Glossary: P

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  • Partisan political activities

    Political activities are partisan if they directly or indirectly support or oppose a political party or candidate for public office.

  • Partisan political activities - examples

    In the following hypothetical examples, the charity is called Healthy Retirement and was formed to promote the health of seniors in Canada. It has received a lot of media attention on its recently released, well-reasoned position on the hazards for seniors of using marked crosswalks. It concludes from its findings that a senior is four times more likely to be involved in a fatal accident with a car at a marked crosswalk than at an intersection with a stop sign or a light.

    Example 1 — Supporting an election candidate in the charity's newsletter

    Healthy Retirement sends a newsletter to all its members that contains an editorial from the managing director of the charity conveying his views on the main issues it is currently facing. Just before an election, the director uses the column to give his personal support to the re-election of a candidate who happens to endorse a policy that the charity also supports. The director uses his personal funds to pay for that edition of the newsletter. In this case, the charity is engaging in a prohibited partisan political activity because although the director paid for that edition of the newsletter, it is an official publication of the charity and is being used to promote a candidate for an election.

    Example 2 — Distributing leaflets highlighting lack of government support for charity goals

    Healthy Retirement decides to distribute leaflets to members of the public during a federal election campaign. The leaflets highlight its research findings that drivers do not respect the pedestrian right-of-way at marked crosswalks. It also states that a private members bill that proposed to increase the penalties imposed on drivers failing to give the right-of-way to pedestrians at marked crosswalks did not become law because government-side Members of Parliament voted against it. In this case, the distribution of the leaflets is a prohibited partisan political activity because it could mobilize public opinion against the current government for failing to enact the private members bill.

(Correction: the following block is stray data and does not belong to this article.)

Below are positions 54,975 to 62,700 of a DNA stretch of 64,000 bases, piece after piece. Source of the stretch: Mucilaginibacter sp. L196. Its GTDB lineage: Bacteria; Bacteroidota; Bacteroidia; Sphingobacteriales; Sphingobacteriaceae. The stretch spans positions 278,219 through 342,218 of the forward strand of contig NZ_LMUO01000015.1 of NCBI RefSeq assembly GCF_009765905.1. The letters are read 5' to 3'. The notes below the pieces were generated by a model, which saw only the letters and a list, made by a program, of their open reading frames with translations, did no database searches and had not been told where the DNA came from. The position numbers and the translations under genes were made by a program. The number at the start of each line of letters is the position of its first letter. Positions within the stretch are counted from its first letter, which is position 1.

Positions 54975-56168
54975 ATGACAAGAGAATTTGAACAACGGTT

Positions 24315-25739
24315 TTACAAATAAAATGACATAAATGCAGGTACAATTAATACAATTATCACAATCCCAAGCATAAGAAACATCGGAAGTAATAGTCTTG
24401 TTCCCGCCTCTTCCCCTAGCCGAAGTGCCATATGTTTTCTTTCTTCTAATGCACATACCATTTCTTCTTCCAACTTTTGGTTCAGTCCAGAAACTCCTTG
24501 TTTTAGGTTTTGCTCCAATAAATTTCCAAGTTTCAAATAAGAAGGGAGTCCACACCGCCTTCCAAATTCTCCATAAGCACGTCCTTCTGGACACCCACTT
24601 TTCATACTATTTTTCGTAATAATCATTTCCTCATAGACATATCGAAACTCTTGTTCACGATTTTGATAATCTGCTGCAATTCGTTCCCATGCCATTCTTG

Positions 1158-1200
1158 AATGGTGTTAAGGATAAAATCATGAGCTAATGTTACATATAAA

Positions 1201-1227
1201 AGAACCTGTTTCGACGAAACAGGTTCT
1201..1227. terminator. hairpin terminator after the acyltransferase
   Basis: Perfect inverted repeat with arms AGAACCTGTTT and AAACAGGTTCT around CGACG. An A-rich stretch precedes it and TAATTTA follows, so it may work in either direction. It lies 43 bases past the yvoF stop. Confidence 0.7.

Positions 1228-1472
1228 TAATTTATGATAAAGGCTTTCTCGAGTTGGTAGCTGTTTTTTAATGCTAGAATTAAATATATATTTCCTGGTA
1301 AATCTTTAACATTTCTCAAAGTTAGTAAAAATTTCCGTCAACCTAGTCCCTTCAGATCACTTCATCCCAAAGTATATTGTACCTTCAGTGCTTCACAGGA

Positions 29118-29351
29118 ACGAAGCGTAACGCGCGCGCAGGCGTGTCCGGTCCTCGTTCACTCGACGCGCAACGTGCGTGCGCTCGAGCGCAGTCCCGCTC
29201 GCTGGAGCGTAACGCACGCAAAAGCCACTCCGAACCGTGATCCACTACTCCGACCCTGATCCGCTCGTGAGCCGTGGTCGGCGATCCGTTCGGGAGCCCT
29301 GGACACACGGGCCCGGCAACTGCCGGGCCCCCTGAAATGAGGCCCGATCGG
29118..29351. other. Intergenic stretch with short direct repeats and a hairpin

Whatever the issue, a charity is not permitted to directly or indirectly support or oppose any political party or candidate for public office, at any level of government.

    Had the charity merely published a leaflet that showed how all the Members of Parliament voted on the private members bill, CRA would not have viewed this as a partisan political activity.

    Example 3 — Preparing dinner for campaign organizers of a political party

    During a provincial election campaign, Healthy Retirement invites, to one of its monthly "heart smart" dinners, all those involved in organizing the campaign for a political party that promotes policies targeted at increasing health spending on respite care for seniors. The campaign team is treated to a delicious three-course meal that is low in fat and salt, and they receive information about the charity's programs. This is a prohibited partisan political activity because the charity is providing direct support, by way of a free meal, to campaign organizers of a political party.

    Example 4 — Inviting competing election candidates to speak at separate events